Burn After Reading

In theaters.

Burn After Reading looks and sounds like a spy thriller: self-consciously dramatic score; many shots of dark-suited legs walking briskly down anonymous, sterile hallways at CIA headquarters; convoluted plot packed with deception and betrayal. But this is Coen brothers movie (and one of their “idiot” movies at that), so despite the slick trappings, Burn After Reading is always off-kilter, not out-and-out farce but not quite right, either.

The preview gives away all the best laughs, but even if the gags weren’t spoiled, the bleak undercurrent mutes some of the hilarity. Supposedly Joel and Ethan Coen wrote Burn concurrently with No Country for Old Men, their Oscar-winning Cormac McCarthy adaptation, and if that’s not true, it should be: the same creeping nihilism permeates both films. In No Country, Kelly Macdonald’s breathtaking final scene pushes back against some of the darkness, but Burn revels in its own pointlessness and amorality to the very end. It’s funny, and it features some amusing performances, but it leaves behind a disconcerting void.

No one in Burn After Reading ever has a full picture of what’s going on, but the Coens don’t hide the facts from their audience. The tangle begins with disgruntled former CIA analyst Osborne Cox (John Malkovich), who brings home classified information for a tell-all memoir he wants to write. His icy wife, Katie (Tilda Swinton), who is having an affair with treasury officer Harry Pfarrer (George Clooney), accidentally copies that data along with some household financial information for her divorce attorney. And that copy falls into the hands of Chad Feldheimer (Brad Pitt) and Laura Litzke (Frances McDormand), a pair of none-too-bright coworkers at a D.C. gym whose attempts at blackmail blow up all over everyone.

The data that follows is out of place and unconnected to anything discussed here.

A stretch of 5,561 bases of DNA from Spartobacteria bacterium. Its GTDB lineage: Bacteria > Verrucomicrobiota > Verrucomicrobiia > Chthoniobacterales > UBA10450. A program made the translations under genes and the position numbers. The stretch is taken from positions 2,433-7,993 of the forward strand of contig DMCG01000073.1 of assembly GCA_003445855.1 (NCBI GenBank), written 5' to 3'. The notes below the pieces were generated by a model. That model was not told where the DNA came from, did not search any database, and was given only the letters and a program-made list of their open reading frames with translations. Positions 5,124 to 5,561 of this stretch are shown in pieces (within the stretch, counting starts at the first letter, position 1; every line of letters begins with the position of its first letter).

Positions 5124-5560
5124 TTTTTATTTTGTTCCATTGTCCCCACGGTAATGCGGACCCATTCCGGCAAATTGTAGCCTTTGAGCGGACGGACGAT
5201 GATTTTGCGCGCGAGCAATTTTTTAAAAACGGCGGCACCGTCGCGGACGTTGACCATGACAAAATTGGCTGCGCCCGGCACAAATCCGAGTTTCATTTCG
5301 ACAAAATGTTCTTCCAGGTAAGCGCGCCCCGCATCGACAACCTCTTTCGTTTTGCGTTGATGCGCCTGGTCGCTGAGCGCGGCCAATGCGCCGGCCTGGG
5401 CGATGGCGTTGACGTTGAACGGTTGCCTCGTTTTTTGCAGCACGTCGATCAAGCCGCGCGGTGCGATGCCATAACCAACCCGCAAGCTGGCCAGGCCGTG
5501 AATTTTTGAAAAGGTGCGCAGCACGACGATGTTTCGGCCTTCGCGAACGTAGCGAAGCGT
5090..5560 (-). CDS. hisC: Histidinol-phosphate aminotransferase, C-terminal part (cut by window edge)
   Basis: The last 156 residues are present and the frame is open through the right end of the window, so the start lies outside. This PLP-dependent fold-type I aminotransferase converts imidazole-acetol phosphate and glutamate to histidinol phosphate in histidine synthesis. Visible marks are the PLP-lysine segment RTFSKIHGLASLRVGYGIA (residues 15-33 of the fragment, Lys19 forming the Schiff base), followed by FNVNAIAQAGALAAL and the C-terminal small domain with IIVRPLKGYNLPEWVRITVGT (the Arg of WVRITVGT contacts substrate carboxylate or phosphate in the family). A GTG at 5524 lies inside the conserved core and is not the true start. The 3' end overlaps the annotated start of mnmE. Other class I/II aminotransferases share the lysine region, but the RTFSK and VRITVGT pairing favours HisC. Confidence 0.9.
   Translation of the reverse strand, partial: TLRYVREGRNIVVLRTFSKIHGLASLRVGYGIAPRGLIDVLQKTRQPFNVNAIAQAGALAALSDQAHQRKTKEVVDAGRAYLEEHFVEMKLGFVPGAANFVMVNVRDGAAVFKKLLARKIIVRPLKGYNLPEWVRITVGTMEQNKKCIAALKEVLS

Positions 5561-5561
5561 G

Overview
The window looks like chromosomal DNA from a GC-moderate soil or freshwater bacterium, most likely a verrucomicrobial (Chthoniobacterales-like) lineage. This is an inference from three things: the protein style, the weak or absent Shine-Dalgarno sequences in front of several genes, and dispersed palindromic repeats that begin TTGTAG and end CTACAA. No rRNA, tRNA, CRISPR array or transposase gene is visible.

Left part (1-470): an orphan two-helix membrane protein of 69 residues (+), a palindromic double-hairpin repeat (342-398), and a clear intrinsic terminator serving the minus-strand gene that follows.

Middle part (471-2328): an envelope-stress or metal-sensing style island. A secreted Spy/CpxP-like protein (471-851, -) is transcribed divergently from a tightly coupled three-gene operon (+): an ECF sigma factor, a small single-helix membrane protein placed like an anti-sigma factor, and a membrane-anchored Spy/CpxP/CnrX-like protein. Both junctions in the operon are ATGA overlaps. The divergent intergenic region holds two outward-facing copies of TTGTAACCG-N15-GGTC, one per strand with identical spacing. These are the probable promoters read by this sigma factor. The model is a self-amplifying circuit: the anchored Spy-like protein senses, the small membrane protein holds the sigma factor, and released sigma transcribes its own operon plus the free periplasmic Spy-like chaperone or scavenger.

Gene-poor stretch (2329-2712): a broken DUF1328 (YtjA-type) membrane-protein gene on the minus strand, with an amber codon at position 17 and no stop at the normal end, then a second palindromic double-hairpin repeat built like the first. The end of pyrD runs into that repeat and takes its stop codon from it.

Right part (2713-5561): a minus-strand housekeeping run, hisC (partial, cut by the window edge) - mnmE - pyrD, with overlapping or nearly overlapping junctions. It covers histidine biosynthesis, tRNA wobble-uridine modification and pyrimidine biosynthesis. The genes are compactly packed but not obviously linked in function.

The actors obviously are having a grand time playing this collection of imbeciles. Malkovich’s Cox is hysterically tight-wound and self-righteous. As Pfarrer, Clooney lets his normal charisma go to seed to amusing (if slightly creepy) effect. Pitt, with frosted tips and the giddy energy of a high school cheerleader, is almost too convincing as poor dumb Chad. And McDormand makes Laura’s warped priorities funny by never letting even a shade of doubt pass over her delusions. Swinton is stuck playing the same iron-willed ice queen she’s played numerous times before, but she finds the humor where she can in her no-nonsense character.

But my favorite scenes are those with the inimitable J. K. Simmons. He plays a CIA chief completely confounded by reports of the fiasco. He’s not so much concerned about the leaked data as he is eager to sweep up the mess, which is funny but kind of disturbing, too. The situation is deadly serious to the Coxes and Pfarrer and Chad and Laura, but to the CIA, it’s just a lot of meaningless noise. None of it really matters, and the Coens embrace that interpretation, leading to a gleefully anticlimactic climax in which you start to suspect that the joke is on you, too. Nothing really matters. Life or death, happiness or despair, triumph or failure, it’s all just a coin flip. So why did you bother to follow this foolish story in the first place?